Want to Buy a Hotel Franchise? Here's What Some of the Big Brands Will Cost You.
How many times have you stayed in a poorly run hotel and thought you could do things better? How many times have you stayed at a great place and wished you could be a part of something like that? Well, you can.
Buying a hotel franchise can be expensive, but it also comes with big potential profits. The five hotel franchises on this list have the sort of brand and network that can help you make the initial investment worth your while.
So, if you've ever been curious about what it'd be like to run your own hotel or motel, check out the slideshow to see five big-name franchises from our Franchise 500 list, ranked from least expensive to most expensive.
Entrepreneur Franchise 500 Rank: 323
Initial investment: $194,401 to $7,835,580
Initial franchise fee: $35,000
New units in 2016: -37 units (-2.0 percent)
Depending on location, the Days Inn is about as cheap as a mainstream hotel franchise comes. The only one less expensive on our Franchise 500 list is the Baymont Inn (which, like Days Inn, is a member of the Wyndham Hotel Group) has a cheaper minimum price tag of $185,589.
Sadly, the number of U.S. locations has steadily declined for a decade, but that doesn't mean there isn't still room for growth. Where there were only 157 Days Inns outside of the U.S. in 2007, there are now over 260. So, if you're looking to build abroad, this might be a good, affordable pick.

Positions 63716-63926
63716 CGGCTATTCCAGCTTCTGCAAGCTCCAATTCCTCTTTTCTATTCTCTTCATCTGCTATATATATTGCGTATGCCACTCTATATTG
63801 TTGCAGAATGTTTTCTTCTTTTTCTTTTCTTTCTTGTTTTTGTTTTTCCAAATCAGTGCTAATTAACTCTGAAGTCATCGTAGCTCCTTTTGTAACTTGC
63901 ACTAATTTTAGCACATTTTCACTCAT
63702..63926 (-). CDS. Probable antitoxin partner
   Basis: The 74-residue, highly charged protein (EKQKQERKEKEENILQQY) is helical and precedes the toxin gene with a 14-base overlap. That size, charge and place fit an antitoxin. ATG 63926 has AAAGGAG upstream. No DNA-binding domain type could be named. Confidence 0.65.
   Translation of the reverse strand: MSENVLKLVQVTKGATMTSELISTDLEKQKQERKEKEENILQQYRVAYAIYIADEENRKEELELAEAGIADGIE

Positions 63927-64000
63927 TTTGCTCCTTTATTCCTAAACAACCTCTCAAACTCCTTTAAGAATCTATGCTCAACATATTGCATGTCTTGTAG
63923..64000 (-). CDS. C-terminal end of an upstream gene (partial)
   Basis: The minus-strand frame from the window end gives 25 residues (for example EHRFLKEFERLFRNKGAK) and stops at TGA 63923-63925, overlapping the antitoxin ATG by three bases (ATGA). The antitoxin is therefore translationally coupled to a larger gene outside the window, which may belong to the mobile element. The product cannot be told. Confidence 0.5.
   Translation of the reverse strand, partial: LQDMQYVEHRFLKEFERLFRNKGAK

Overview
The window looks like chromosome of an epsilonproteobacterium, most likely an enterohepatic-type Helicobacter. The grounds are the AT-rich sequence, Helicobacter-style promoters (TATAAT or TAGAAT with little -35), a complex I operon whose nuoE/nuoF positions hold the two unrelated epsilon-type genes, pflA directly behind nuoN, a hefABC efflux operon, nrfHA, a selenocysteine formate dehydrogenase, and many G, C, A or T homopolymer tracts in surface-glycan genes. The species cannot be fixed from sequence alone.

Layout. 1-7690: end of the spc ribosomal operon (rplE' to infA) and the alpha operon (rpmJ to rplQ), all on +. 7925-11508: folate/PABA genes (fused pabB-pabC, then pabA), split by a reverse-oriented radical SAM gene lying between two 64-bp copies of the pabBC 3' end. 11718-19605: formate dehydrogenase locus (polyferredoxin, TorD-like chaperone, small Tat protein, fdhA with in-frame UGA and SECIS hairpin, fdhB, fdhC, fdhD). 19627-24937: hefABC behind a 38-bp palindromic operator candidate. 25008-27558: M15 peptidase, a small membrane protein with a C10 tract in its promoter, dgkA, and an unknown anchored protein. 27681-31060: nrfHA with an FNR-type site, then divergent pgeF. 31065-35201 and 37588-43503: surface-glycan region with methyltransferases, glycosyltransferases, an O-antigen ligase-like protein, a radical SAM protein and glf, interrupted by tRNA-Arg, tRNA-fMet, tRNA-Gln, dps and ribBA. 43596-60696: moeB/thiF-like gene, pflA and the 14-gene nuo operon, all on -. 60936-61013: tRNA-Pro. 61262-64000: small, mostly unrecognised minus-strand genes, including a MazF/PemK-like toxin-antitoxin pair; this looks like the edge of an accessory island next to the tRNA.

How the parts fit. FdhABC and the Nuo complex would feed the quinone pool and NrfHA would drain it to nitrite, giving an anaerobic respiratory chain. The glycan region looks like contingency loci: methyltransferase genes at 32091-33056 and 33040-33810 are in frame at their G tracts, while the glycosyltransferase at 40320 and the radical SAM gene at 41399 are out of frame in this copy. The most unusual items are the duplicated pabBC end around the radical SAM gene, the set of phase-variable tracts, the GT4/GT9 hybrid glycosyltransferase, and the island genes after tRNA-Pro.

Entrepreneur Franchise 500 Rank: 306
Initial investment: $209,638 to $4,444,387
Initial franchise fee: $25,000 to $35,000
New units in 2016: 325 units (+13.6 percent)
When the first location opened in Aberdeen, S.D. in 1974, rooms cost just $8.88 -- hence the name "Super 8." Now, it costs a little more to get a room and a lot more to get an entire franchise, but the brand has continued to grow. This has been true especially abroad, with the Super 8 website boasting it is "the world's largest economy lodging chain with over 2,200 properties in the U.S., Canada and China."
Entrepreneur Franchise 500 Rank: 186
Initial investment: $2,607,700 to $3,842,600
Initial franchise fee: $25,000
New units in 2016: 208 units (+19.8 percent)
The first Motel 6 opened in Santa Barbara, Calif. in 1962, and like the Super 8, it gained its name from its low-cost room rates: just six bucks.
Given that sort of longevity, you'd expect Motel 6 to have flat growth, but the number of U.S. franchises has quadrupled in the past decade, from 197 in 2007 to 801 in 2017. Over the same period, the total number of franchises has gone from 878 to 1,282.
Entrepreneur Franchise 500 Rank: 28
Initial investment: $4,213,600 to $14,896,500
Initial franchise fee: $75,000
New units in 2016: 212 units (10.9 percent)
There are a ton of Hilton hotel franchises on our Franchise 500 list, but Hampton is the best-rated of them all. And, while you could buy more than 20 Days Inns for the same price, there's a reason it's number one.
Clearly, Hampton has tapped into some business secret that makes people want to invest, and whatever it is, it's the same secret that has increased the number of franchises inside and outside the U.S. every year since 2007.
Entrepreneur Franchise 500 Rank: 40
Initial investment: $7,530,521 to $98,487,600
Initial franchise fee: $50,000 to $75,000
New units in 2016: 422 units (9.1 percent)
Like Hilton or the Wyndham Hotel Group, the InterContinental Hotels Group (IHG) encompasses several different franchises, including the Holiday Inn, Crowne Plaza and, of course, Intercontinental. No matter which option you think is best for you, though, it's going to cost you a pretty penny -- the cheapest hotel franchise will cost you more than $7.5 million.
Despite this, the company is experiencing a crazy amount of growth. There are now over 5,000 IHG franchises around the world, up from 3,307 in 2007.